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How Does OSHA Enforce Its Standards In Philadelphia?

Posted on May 8, 2024

How Does OSHA Enforce Its Standards In Philadelphia?

The Occupational Safety and Health Act of 1970 (OSHACT, Public Law 91-596), enacted by Congress, protects employees from dangerous safety hazards in the workplace by ensuring that employers comply with regulations that set standards for safety.

OSHA’s standards and enforcement measures have reduced the rate of occupational injuries in the United States by 40% since 1971, and decreased workplace fatalities by 60% while overall employment has nearly doubled.

What Are the Goals of OSHA Standards?

OSHA’a intended purpose is to ensure the safest possible workplace environment for all employees.

The goals of implementing OSHA standards include providing essential research information on workplace safety to employers and encouraging employers to implement and consistently update and improve workplace safety programs.

They also help put reporting systems and record-keeping practices in place and develop mandatory workplace health and safety standards. OSHA also enforces those standards.

Are OSHA Inspections Common?

OSHA uses both pre-arranged and unannounced inspections to scrutinize workplaces, particularly targeting high-risk industries like construction, agriculture, transportation, and mining.

Imminently dangerous situations and employee complaints may trigger surprise inspections. OSHA has an anonymous reporting system for confidentiality. In addition to inspections, OSHA also examines illness and injury logs to identify trends and industry hazards.

OSHA may impose fines and other penalties against employers who violate OSHA standards. It also takes legal action against employers who refuse inspections.

What Happens During an OSHA Inspection?

OSHA prioritizes surprise inspections for situations of imminent danger or in response to employee complaints.

Surprise inspections intentionally leave little time for employers to prepare. OSHA compliance officers use the possibility of imminent surprise inspections to ensure that employees regularly abide by safety standards rather than doing last-minute preparations for inspections.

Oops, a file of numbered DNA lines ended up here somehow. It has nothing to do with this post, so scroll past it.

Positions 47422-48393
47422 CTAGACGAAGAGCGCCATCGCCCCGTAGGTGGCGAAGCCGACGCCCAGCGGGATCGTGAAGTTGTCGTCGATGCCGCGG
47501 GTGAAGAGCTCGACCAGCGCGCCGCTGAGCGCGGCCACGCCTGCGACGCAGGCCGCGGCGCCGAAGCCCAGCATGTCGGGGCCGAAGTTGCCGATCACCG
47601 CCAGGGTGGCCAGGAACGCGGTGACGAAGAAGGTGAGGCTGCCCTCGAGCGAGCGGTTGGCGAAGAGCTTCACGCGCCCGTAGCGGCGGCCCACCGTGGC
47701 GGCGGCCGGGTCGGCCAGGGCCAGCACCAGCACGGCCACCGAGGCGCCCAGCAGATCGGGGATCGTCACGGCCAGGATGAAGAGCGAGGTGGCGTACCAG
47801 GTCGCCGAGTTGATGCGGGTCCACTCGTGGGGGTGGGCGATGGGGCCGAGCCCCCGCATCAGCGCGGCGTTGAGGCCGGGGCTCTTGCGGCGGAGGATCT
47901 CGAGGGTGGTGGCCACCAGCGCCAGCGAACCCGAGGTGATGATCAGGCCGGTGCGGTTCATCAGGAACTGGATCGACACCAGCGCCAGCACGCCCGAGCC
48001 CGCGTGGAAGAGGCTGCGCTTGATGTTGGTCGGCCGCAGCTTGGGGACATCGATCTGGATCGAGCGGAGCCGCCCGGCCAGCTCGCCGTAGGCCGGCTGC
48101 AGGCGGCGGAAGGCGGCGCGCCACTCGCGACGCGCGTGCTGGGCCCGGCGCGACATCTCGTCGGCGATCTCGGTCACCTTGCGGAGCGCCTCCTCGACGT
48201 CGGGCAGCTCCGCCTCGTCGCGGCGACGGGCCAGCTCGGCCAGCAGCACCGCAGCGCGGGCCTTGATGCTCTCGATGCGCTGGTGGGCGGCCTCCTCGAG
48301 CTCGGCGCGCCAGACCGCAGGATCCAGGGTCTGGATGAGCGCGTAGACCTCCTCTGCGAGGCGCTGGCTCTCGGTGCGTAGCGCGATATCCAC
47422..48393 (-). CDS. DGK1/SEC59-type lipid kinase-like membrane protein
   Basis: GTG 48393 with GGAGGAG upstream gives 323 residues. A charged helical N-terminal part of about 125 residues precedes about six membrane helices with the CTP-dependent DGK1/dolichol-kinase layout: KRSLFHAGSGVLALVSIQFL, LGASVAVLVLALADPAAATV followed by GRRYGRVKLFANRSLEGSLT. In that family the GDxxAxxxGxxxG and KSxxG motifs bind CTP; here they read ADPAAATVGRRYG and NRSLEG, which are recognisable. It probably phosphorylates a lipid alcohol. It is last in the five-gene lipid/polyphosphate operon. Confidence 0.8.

Employers should regularly remain prepared for inspections by doing the following:

  • Keeping accurate documentation of safety training sessions and procedures
  • Ensure that managers and employees understand employee rights and employer responsibilities
  • Prioritize safety and be willing to make changes when required

Most inspections begin with a brief conference between the OSHA official and company managers or union officials to discuss the inspection process and examine the company’s records of safety and health incidents.

Then, the OSHA compliance officer performs a walk-around inspection of the workplace and make assessments of job sites.

They may expand the scope of the inspection if they find anything of concern. After making assessments, they have a secondary conference with managers where the officer discusses their findings.

When an inspection reveals a problem, OSHA allows time for employers to correct the problem before performing secondary assessments.

What Are the Penalties for OSHA Violations?

OSHA enforces penalties for violations of safety standards. The maximum penalty amount for serious violations in 2024 is $16,131.

If the problem isn’t addressed, they may fine up to that amount per day after the deadline to resolve the problem passes. Employers with repeated or willful violations may receive fines of up to $161,323 per violation.

OSHA offers on-site and outreach programs for employers to assist them in bringing their worksites and safety training up to acceptable standards.